These negotiations collapsed in January 2012 amid disagreement over how oil revenues should be shared between Sudan and South Sudan. That spat led South Sudan to halt oil production, prompting it to halve public spending on most services and leaving its citizens with serious hardships. In early January 2013, Sudanese President Omar al-Bashir and South Sudanese President Salva Kiir met but failed to reach a final agreement on the future of Abyei.

In October 2013, Abyei residents voted overwhelmingly to join South Sudan during an unofficial referendum which was not generally recognised. Sudan swiftly rejected the proposal, saying that local government institutions must be established before any vote can take place. They also argued that the unilateral ballot ignored the eligibility of the nomadic Misseriya tribesmen, a group who would likely vote to be part of Sudan.

The topic remains highly loaded. For instance, sacked Foreign Affairs Minister, Barnaba Benjamin Marial came under attack recently after he referred to people from Abyei as “Sudanese”, in a letter to the United Nations human rights body, according to the Sudan Tribune newspaper.

Many of the refugees who fled the 2011 violence are now returning to their former home but Abyei’s final status is still unclear, meaning it is likely to remain a tinder box for the foreseeable future.

 

4. The 2013 civil war

South Sudan was born amid great challenges. Secession from Sudan marked a major milestone and a fresh opportunity. But massive state-corroding corruption, political instability within the ruling party, the Sudan People’s Liberation Movement, and persistent tensions with Sudan over oil revenues left South Sudan deeply vulnerable to renewed conflict.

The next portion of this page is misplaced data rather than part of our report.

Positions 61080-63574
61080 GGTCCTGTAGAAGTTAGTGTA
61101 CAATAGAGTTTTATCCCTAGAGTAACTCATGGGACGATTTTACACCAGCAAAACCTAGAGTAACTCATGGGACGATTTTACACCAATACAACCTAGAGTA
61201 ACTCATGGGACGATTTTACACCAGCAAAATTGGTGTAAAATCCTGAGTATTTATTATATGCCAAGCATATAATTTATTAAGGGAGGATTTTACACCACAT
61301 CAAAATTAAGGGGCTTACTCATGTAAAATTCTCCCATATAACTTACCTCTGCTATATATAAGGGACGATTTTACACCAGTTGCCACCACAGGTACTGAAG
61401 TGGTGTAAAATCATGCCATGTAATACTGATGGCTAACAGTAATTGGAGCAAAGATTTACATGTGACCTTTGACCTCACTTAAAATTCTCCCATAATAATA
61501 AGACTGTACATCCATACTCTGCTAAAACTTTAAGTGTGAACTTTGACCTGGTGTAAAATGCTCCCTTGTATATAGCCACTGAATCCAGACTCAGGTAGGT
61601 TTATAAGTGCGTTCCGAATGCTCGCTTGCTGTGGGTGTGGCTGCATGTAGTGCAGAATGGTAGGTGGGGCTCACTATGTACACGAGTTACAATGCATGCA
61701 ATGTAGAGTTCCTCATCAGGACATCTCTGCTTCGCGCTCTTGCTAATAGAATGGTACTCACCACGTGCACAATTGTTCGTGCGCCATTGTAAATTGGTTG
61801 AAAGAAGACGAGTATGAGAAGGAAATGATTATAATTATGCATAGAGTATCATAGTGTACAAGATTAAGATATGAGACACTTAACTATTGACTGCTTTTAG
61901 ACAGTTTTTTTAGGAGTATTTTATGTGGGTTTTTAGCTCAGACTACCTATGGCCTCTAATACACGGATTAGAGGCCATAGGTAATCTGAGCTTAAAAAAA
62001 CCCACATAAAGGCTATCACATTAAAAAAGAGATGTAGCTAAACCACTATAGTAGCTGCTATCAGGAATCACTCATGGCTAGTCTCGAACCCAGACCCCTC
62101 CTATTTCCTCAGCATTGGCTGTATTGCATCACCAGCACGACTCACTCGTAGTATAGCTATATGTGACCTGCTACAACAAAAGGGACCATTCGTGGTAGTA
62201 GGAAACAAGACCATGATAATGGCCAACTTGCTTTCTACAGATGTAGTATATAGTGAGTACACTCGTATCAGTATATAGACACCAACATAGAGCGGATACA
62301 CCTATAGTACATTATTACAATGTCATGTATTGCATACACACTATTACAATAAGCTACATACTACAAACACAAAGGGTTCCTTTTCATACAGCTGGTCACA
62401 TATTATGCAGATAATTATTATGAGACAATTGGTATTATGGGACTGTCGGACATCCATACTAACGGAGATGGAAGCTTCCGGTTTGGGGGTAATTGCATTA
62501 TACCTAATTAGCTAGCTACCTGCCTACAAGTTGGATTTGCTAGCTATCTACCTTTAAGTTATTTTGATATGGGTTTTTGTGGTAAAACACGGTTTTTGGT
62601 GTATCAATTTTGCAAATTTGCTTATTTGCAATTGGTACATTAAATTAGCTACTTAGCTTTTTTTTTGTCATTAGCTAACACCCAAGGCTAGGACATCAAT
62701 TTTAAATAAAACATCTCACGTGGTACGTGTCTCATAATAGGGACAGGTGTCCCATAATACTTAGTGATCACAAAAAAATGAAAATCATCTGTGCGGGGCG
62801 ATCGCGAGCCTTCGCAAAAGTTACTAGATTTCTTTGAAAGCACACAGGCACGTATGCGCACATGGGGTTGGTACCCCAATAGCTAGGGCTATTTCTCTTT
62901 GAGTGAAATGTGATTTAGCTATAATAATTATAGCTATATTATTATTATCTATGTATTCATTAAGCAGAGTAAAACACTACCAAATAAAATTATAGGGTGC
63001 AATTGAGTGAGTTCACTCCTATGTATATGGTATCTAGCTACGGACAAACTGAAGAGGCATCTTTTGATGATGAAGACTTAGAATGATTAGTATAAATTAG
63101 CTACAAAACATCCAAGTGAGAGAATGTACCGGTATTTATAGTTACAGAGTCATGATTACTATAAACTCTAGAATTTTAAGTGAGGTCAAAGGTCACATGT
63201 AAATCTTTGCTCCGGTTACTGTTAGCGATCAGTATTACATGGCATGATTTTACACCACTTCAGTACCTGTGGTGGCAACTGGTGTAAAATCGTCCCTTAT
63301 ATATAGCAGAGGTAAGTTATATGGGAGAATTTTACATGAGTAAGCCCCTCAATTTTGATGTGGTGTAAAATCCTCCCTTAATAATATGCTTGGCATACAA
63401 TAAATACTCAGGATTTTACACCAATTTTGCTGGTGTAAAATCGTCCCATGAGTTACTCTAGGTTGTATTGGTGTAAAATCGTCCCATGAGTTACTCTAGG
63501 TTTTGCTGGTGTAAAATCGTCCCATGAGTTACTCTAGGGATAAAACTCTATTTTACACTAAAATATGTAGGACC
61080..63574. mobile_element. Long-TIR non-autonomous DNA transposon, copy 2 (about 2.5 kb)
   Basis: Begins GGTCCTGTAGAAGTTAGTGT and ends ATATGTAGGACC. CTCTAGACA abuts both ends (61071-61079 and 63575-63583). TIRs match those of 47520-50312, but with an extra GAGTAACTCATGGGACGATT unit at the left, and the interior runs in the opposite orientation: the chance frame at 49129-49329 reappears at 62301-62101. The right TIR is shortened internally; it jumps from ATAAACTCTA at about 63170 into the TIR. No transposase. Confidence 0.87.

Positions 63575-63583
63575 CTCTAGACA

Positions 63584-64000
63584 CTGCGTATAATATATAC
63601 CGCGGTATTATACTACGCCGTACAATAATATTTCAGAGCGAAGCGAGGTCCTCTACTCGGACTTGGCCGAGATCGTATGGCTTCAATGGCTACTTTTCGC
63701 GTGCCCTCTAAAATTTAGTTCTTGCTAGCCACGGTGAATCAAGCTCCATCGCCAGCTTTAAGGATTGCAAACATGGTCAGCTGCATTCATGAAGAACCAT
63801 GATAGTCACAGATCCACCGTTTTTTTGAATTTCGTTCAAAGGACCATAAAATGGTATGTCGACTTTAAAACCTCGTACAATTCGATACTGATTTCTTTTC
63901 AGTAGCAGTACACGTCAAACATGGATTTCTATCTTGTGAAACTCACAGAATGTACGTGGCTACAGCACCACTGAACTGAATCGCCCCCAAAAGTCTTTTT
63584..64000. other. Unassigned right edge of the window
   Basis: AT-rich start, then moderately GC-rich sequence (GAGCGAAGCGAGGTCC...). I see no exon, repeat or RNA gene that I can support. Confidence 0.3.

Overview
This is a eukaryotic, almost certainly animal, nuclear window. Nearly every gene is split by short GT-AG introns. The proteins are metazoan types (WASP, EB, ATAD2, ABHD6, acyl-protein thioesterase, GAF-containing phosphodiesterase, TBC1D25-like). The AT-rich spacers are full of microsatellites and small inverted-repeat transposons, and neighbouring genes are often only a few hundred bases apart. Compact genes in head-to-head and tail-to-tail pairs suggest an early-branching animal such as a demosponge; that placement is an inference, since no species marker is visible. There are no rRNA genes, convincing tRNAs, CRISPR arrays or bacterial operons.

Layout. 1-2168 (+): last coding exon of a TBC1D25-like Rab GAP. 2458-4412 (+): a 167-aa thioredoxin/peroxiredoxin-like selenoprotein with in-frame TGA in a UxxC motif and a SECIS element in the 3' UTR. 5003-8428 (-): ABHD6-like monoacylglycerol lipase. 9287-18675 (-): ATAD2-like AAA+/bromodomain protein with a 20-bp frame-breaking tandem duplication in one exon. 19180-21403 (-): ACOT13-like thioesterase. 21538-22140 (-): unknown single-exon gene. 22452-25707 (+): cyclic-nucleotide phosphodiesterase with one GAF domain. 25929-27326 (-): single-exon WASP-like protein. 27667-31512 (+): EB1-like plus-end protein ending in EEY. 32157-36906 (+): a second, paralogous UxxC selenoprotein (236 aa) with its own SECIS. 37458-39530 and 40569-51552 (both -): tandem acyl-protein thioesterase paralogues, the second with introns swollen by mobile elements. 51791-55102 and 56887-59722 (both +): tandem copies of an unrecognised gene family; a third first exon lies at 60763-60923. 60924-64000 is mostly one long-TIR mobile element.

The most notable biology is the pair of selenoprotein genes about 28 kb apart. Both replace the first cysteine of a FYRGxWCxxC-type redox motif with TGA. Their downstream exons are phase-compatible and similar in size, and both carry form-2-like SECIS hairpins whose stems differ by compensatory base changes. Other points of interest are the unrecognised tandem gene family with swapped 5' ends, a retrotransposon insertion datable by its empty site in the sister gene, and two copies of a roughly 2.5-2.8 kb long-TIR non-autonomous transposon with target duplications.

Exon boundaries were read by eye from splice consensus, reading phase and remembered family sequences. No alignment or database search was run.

Tensions came to a head in 2013. First, President Salva Kiir, who hails from the Dinka ethnic group, dismissed the then Vice President Riek Machar, from the Nuer group, and the rest of his cabinet in November 2013. The dismissal followed Kiir’s decision to replace members of the army and government following rumours of a possible coup.

Tensions peaked when Kiir accused Machar of plotting a coup in December 2013. The accusations sparked a wave of aggression in the country, where factions loyal to either Kiir or Machar created a spiralling cycle of violence. The clashes began to spread, with militia groups carrying out attacks in villages and areas known to be inhabited by either Dinka or Nuer. Despite the peace deal inked August 2015, violence continues in many regions.

 

5. Threats from defiant SPLM-IO generals

Commanders that broke off from rebel leader Riek Machar earlier last year remain another looming threat. The defected generals, including Peter Gadet, Gathoth Gatkuoth and Gabriel Changson Chang, were high ranking rebel commanders in the SPLM/A-IO. They denounced Riek Machar as their leader, claiming that Machar wasn’t fighting for peace but rather for his own position in the government.

Despite the 2015 peace deal signed in Ethiopia, the commanders said they will go ahead with plans to form a new movement that intends to remove both Kiir and Machar from government.